Lawrenceville, Ga. - Police are searching for a local teenager in Lawrenceville after he has been accused of forcing an entry into a residence and assaulting another teenager.
The incident happened at the end of last month in Gwinnett County. The teenager broke into the residence through a window on the side of the home. The boy then went into the bedroom of a 17-year-old girl's room and sexually groped her. The girl reported that she screamed and scratched him until he got off of her and fled from the house.
The girl has no idea who the teenage boy was. Officers and investigators are still trying to identify him from the surveillance videos on the screened in porch. Anyone with any information has been asked to come forward.
As a Georgia Criminal Defense Lawyer, I will focus today's post on the offense of sexual battery. Most of the time when news outlets cover offenses involving sexual battery, they mistakenly refer to the act as sexual assault. See the law below.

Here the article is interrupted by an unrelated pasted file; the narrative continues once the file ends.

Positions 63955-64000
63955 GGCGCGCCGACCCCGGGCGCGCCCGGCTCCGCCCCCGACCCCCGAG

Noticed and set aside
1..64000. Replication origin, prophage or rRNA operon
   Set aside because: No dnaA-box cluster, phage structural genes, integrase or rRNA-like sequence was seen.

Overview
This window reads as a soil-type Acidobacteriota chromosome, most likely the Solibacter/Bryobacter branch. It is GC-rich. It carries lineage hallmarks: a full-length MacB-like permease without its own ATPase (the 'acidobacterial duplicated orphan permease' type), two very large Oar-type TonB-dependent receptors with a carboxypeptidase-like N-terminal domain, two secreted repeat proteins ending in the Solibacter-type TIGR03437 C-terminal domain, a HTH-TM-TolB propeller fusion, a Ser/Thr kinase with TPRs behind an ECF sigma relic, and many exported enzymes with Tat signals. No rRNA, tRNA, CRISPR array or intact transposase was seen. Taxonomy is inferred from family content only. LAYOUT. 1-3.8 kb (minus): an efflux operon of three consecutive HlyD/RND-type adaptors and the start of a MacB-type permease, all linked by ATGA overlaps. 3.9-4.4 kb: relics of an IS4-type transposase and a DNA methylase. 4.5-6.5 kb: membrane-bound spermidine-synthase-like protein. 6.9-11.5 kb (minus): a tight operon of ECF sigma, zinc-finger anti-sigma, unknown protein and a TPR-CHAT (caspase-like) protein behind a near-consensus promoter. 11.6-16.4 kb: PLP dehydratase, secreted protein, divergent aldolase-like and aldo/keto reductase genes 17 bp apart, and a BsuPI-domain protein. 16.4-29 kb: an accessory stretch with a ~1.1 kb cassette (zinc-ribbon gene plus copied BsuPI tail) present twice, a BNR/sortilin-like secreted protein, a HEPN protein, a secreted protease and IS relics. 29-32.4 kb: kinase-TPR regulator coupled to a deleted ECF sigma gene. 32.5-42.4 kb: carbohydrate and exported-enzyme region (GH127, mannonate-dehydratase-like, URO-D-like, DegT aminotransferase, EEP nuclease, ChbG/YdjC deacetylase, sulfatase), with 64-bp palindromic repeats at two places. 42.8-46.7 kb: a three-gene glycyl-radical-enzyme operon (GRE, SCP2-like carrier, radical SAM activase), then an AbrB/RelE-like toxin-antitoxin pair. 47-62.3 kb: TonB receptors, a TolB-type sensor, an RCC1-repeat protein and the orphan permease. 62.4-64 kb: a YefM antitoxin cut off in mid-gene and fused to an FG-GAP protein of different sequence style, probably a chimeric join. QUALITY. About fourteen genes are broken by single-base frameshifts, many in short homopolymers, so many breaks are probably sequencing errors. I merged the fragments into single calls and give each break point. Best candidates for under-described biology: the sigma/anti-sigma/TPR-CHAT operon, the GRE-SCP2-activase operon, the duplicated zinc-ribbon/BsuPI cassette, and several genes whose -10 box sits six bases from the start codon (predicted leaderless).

Sexual Battery in Georgia
Sexual Battery in Georgia is defined by the Georgia Code in O.C.G.A. §16-6-22 as:
A person commits the offense of sexual battery when he or she intentionally makes physical contact with the intimate parts of the body of another person without the consent of that person.
By law, intimate body parts include the primary genital area, anus, groin, inner thighs, or buttocks of a male or female and the breasts of a female.
A person convicted of the offense of sexual battery shall be punished as for a misdemeanor of a high and aggravated nature. This means that if convicted of sexual battery, a person is facing up to 12 months in jail and fines up to $5,000.
The reality faced by anyone accused of committing a criminal offense is that he or she may not be guilty of the accusation.
If you or a loved one has been arrested, call our offices now. A Georgia Criminal Defense Attorney can help you now.